This dense engagement of language and politics produced a transcultural globalized sphere where a new literary product and a new historical understanding of India in the 19th century was born. Tauris, Ballhatchet , K. Sharp, Calcutta, Superintendent Government Printing, Chatterjee, C. Hawes, Lewisburg, Bucknell University Press, , p. Cohn , Bernard S. Becket and P.

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De Hondt, Franklin , Michael J. Strahan, Grewal , J. The first ideology was the broader British ideal of democracy and their desire for representation of all people in government that they cherished in their own country. They liked to believe they could introduce this into the Indian sub-continent and allow an ancient country to be restored to its glory. This ideology however conflicted with their desire to control the country and to exploit its colony, and hence another ideology was developed over time.

It was an ideology of "the enduring differences and oriental despotism of the people in warmer climates. Some of the sociologists went on to further categorize the various Indian communities based on theories of physical characteristics, local geographic conditions, etc. The book does an excellent job of showing how these ideologies impacted the day-to-day administration and life of the British who lived in colonial India giving examples based on actual historical events and the British lifestyle in colonial India.

There is also a very interesting epilogue in the end that talks about how this ideology towards the people from the Indian sub-continent continued to persist even after the sub-continent gained independence from the British. It is witnessed towards the people from the Indian sub-continent who emigrated to the United Kingdom.


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These immigrants even today have not fully assimilated and continue to be viewed by many Britishers as people who are inherently different from them. Overall, this book is an excellent analysis of a complex topic that has been written in a matter-of-fact, easy-to-read, and extremely engrossing manner.


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It is a must read for anyone who is interested in understanding the mindset of the British towards colonial India. Apr 24, morning Os marked it as to-read Shelves: colonial-studies. Susan says this is a good book to read for the sake of comparison to Japanese logic of colonialism. Mar 13, Max rated it really liked it. For what it is a short survey , I can't imagine you could do much better.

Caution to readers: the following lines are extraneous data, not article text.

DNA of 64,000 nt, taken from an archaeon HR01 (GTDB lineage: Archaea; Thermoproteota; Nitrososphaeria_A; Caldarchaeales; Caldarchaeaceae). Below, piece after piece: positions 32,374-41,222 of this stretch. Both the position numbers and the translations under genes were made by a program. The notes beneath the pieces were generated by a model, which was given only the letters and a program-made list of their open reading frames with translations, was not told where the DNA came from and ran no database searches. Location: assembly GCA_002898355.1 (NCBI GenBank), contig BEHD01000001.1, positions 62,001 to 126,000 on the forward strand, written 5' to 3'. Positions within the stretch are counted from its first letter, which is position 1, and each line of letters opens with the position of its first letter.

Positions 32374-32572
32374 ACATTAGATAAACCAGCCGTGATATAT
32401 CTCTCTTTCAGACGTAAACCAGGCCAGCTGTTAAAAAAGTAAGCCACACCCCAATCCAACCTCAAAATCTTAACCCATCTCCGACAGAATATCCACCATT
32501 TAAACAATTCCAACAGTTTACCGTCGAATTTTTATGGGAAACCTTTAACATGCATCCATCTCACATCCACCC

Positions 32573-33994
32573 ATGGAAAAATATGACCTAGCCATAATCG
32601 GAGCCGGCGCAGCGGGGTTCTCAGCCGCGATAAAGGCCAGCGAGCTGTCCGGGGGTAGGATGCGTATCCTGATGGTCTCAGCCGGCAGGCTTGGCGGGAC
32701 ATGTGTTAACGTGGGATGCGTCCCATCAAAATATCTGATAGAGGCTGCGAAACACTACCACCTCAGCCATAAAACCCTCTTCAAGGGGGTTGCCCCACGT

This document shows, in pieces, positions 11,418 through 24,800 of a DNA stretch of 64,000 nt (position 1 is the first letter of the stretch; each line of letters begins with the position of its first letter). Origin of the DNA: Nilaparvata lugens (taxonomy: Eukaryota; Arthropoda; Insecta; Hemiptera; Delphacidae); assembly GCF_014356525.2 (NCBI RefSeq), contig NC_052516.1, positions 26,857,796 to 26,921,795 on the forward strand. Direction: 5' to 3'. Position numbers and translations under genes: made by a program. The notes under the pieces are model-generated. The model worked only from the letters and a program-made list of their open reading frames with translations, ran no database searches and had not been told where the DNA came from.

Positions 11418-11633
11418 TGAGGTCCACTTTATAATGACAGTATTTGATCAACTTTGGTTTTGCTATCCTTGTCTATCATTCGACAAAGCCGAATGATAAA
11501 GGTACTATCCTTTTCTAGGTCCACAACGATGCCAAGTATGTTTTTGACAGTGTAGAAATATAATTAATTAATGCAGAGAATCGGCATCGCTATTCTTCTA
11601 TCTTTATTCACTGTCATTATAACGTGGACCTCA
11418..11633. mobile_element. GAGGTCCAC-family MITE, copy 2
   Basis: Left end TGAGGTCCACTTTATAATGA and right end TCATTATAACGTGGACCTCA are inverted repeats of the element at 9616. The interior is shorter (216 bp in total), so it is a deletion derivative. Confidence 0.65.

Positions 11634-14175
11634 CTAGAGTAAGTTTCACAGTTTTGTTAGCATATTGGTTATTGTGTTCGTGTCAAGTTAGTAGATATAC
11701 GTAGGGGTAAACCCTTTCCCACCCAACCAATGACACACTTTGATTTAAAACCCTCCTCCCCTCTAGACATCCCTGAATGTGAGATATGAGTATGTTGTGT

Plenty of food for thought and a lot to follow up for more serious reading. Nav Athwal rated it it was ok Dec 12, Richard rated it it was ok Apr 11, Kym rated it liked it Oct 22, Senjuti rated it liked it Mar 07, Michael rated it really liked it Jan 13, Tommy Buttaccio rated it it was amazing Jan 31, Brad Hart rated it liked it Feb 05, Barshana Basu rated it liked it Sep 15, Nehagupta rated it really liked it Apr 07, Sutton rated it liked it Oct 07, Lance Houser rated it liked it Mar 08, Brandice Mello rated it really liked it Mar 14, Rajesh Dey rated it it was amazing Apr 04, Adam rated it really liked it Aug 13, Mary Reed rated it liked it Apr 03, Alex rated it it was amazing Sep 02, Aborym rated it it was amazing Mar 28, Conor Meleady rated it really liked it Aug 02, Philostorian Minthong rated it really liked it Aug 17, Margarida rated it really liked it Nov 18, Jonathan Petree rated it liked it Oct 12, Laura rated it really liked it Dec 25, Raj rated it liked it Jun 03, Wafa Khan rated it liked it Nov 03, Maria rated it it was amazing May 07, Chau rated it really liked it May 05, There are no discussion topics on this book yet.